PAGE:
One problem with communicating the message of freedom is that Americans don’t even know what freedom is. Ask an American and you will hear any number of rambling answers that approach the general area but are so different from each other that conversation on any level approaching civility seems to require a definition of terms. And then almost always an argument about whose definition is correct.
This was recently made more clear to me as I discussed speech rights with a young man from Austria a few nights ago. We were discussing how Europeans see Americans and how that vision differs from how we see ourselves. In the conversation he said that Europeans are “as free as Americans”.
“No, says I” I interjected. I asked him if people could be arrested for a Nazi salute in Austria (I have no idea personally except that the young man I’m talking about told me that it is true). He said yes and I said that in America the vast majority would find it in poor taste but that it is not illegal. He seemed incredulous. We discussed gun laws and some other things that constituted activities or possessions that are illegal in Europe but legal here. We discussed social programs that provide “free” services in Europe but that are contentious political issues here. The ACA for example. I pointed out that most people in America are not against the services being provided in some way, just not by forcing people to pay for them though taxation. America was founded by a tax revolt, after all.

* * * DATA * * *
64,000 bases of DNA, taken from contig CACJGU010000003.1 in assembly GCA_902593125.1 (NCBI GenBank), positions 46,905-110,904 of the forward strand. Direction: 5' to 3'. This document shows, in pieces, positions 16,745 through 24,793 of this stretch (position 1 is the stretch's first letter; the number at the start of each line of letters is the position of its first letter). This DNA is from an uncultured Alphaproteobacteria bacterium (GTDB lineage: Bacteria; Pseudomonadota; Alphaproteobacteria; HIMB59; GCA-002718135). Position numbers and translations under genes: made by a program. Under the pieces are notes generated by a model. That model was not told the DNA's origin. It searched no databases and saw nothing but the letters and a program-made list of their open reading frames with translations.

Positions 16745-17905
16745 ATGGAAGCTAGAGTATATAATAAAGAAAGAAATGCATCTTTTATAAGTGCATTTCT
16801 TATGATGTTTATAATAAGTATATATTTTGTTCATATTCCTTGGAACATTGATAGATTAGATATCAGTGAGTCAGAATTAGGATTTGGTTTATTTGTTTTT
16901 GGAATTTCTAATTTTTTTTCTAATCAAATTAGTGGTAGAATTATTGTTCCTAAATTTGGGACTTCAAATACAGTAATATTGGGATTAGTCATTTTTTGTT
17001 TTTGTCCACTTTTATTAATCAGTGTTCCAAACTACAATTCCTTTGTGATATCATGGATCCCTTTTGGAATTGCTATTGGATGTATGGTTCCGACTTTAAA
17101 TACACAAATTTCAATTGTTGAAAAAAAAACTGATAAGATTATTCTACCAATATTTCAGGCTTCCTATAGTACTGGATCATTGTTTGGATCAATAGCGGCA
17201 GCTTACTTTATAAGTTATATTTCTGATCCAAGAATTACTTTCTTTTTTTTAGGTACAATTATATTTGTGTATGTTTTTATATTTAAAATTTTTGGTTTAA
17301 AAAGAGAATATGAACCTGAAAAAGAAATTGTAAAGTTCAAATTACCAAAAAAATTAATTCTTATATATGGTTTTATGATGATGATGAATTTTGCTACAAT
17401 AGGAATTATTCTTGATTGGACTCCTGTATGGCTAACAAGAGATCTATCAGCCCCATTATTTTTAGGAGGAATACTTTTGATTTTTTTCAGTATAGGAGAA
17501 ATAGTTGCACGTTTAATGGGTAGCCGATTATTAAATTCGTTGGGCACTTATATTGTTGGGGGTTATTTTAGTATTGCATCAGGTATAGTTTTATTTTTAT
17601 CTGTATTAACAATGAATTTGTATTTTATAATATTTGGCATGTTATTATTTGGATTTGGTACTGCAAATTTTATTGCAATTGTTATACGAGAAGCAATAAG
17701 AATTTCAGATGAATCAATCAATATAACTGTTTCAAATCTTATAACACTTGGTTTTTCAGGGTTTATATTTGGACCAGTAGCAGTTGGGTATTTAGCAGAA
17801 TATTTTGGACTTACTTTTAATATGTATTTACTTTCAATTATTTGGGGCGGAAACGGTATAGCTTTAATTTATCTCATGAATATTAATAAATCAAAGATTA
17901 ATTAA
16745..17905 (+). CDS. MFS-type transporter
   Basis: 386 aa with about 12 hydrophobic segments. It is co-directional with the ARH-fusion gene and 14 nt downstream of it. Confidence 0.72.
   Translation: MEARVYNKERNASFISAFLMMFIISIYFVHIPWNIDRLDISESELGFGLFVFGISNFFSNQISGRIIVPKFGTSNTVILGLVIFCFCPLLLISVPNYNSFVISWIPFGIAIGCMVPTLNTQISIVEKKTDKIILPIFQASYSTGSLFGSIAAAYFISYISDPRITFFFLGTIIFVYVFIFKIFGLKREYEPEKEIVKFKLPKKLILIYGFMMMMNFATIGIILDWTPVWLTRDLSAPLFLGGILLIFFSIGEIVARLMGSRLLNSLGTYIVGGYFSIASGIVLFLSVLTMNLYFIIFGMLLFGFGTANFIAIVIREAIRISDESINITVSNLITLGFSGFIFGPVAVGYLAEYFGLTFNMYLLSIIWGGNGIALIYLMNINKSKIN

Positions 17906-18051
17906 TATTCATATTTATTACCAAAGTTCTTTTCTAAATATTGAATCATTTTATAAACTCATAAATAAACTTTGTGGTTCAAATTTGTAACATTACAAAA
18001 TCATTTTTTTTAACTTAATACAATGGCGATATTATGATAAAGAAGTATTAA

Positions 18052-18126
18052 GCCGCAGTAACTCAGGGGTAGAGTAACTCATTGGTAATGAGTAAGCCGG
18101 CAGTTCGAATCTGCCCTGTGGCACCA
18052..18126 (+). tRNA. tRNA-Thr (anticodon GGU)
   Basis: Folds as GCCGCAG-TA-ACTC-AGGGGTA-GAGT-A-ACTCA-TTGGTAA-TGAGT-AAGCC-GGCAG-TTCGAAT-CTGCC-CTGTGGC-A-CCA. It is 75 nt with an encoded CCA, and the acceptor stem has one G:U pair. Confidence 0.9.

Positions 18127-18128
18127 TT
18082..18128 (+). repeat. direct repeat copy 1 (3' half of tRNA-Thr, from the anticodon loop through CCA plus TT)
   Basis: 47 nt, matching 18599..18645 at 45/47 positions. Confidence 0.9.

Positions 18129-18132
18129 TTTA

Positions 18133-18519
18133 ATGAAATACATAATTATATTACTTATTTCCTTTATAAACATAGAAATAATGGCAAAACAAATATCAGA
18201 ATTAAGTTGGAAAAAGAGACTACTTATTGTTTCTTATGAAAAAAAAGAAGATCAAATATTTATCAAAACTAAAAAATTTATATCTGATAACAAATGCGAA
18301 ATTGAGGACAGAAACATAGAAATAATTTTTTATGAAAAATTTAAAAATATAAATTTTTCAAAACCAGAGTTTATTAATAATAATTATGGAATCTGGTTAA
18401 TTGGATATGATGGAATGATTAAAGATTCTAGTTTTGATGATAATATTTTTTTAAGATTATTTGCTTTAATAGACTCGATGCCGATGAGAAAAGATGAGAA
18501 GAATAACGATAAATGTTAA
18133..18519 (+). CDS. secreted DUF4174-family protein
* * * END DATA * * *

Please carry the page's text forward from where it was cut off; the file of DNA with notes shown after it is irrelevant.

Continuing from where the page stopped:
I could see the gears spinning in his head. He got it, superficially at the very least. But he still contended that Europeans were just as free as Americans.
Fighting back the urge to launch into a dissertation, I allowed the conversation to move on to other things, but it has been on my mind since then. Nagging me. How can he think Europeans are as free as Americans if they can’t do the same things, have the same things or keep as much of their income as we can? Clearly they aren’t as free as we are.
Here’s the thing: his definition of freedom is different than mine. And his definition for freedom is very similar to what just about all American non-libertarians apply to freedom.
I’ll get into those definitions in another post. But for now I submit that a big part of the lack of civility in political discourse is caused by people who can’t resolve how stupid, or how evil someone on “the other side” must be if they can’t clearly see that our argument is the only moral one. There is no reason to be rational with a sociopath, after all. Those people just need to be beat down. It’s the only language they understand.
So I’m going to devote some time and mental energy toward ways we liberty advocates can communicate ideas about liberty to people who bring different definitions to the words we are using. Words like violence, coercion, the State, and liberty. Most people in the liberty movement share common definitions for these words. People outside the movement don’t, and we need to do something about it if we are going to spread the message. The world needs it.
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